Ford's conduct in hindsight was on the extreme side.  What he probably should've done was to stay inside and call the police.  I can't blame him entirely though; the reaction was natural when you consider he had young children at home, and a history of threats against him and his family.

His reaction now of banning that particular reporter from scrums is in one way reasonable, in another extreme.  It's a reasonable instinct that when you or your family is threatened to want to protect them; it's reasonable to defend them at all costs.  But the thing about reporters is that we have a weird sense of reverse psychology; tell us to go right, we'll turn left... tell us to zig, we'll zag. If we think you're keeping something from us, then we become like the proverbial dog with a bone; we won't stop until we find out what it is.  Ford would do well to remember that before changing his media policy. 

It's courtesy to tell people you may be taking their photo; especially when private interests are concerned.  In this, Ford should be treated like anybody else, and a knock on the door wouldn't have gone amiss... it might have led to a better picture- a way of doing it without using his home.  And perhaps a quote for his story.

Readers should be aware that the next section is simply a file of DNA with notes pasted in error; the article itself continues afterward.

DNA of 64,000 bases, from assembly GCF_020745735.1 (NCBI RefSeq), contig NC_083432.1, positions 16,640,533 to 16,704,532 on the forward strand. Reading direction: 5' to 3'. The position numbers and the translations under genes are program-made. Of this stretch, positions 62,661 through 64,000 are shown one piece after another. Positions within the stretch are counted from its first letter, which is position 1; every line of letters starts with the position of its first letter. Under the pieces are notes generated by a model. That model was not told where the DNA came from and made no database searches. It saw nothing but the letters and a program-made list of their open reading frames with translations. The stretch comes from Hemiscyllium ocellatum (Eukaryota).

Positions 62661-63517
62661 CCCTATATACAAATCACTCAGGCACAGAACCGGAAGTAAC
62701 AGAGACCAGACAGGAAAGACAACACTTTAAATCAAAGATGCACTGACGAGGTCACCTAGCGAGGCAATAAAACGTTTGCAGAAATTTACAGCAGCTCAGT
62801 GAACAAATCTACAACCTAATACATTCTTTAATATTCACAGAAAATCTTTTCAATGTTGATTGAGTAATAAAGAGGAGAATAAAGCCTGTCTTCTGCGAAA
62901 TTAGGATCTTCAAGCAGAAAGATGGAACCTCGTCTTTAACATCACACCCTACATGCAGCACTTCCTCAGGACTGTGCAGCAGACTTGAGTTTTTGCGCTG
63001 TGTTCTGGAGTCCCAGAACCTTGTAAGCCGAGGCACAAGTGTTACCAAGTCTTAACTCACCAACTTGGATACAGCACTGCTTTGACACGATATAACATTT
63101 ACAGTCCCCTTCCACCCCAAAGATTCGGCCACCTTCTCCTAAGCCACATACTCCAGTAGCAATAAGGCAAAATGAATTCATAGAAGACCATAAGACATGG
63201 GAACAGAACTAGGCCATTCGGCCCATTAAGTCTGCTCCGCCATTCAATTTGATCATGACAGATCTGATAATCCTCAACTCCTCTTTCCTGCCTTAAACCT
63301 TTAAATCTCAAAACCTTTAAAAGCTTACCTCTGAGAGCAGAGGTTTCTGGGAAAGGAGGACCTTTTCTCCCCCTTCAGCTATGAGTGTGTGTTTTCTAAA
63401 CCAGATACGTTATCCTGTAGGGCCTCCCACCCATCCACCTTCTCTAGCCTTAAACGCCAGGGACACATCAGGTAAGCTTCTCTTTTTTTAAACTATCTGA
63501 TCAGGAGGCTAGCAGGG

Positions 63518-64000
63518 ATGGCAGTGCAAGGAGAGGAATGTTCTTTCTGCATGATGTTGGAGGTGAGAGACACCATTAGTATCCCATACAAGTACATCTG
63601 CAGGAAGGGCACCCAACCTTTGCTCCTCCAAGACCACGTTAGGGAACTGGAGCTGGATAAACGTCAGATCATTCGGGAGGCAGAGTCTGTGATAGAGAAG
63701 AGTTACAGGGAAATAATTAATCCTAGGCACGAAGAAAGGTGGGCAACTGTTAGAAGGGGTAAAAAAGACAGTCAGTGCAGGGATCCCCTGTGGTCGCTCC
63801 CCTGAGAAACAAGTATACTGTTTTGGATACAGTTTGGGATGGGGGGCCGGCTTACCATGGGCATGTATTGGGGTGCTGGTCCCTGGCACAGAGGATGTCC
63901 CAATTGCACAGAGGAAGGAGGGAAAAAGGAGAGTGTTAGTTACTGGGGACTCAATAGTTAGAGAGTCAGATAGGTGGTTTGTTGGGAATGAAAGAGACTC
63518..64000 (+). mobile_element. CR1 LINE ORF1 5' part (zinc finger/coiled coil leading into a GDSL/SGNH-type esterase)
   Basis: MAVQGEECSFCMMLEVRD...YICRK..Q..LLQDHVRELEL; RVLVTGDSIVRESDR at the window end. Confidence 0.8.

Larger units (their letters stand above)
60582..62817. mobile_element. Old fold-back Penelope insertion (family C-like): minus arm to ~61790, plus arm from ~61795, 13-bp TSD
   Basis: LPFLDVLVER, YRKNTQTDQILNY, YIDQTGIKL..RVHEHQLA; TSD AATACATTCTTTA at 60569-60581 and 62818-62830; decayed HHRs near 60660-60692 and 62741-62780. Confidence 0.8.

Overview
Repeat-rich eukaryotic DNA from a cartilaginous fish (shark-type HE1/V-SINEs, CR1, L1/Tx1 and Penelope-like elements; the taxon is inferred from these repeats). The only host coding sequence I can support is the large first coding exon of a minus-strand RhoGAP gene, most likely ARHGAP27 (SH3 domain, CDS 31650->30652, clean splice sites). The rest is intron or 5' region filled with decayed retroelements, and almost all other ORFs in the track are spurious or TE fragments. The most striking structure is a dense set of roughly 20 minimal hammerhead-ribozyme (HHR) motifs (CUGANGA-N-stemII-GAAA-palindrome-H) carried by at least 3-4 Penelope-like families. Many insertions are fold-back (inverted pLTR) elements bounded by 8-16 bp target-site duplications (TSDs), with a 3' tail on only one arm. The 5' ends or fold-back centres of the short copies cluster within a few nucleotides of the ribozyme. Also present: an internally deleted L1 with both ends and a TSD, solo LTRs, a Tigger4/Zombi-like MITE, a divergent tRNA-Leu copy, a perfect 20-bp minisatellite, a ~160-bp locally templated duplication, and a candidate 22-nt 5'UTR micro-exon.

The Star's motives are a bit suspect to the say the least.  They have had a well-documented fight going on with Ford, and I don't think we should dismiss the possibility this may have coloured their actions here.  Even when you take this into account there is enough blame to go around.

It's going to be interesting to see how this plays out.

Saturday, April 28, 2012

Oh Ontario how you frustrate me

 The title is born mostly of frustration.  I've been on the job market since late November... and let's say I've had enough bites to know that it's more likely because of job market conditions than any lack of qualifications on my part.   The fact is a lot of employers simply for whatever reason aren't hiring.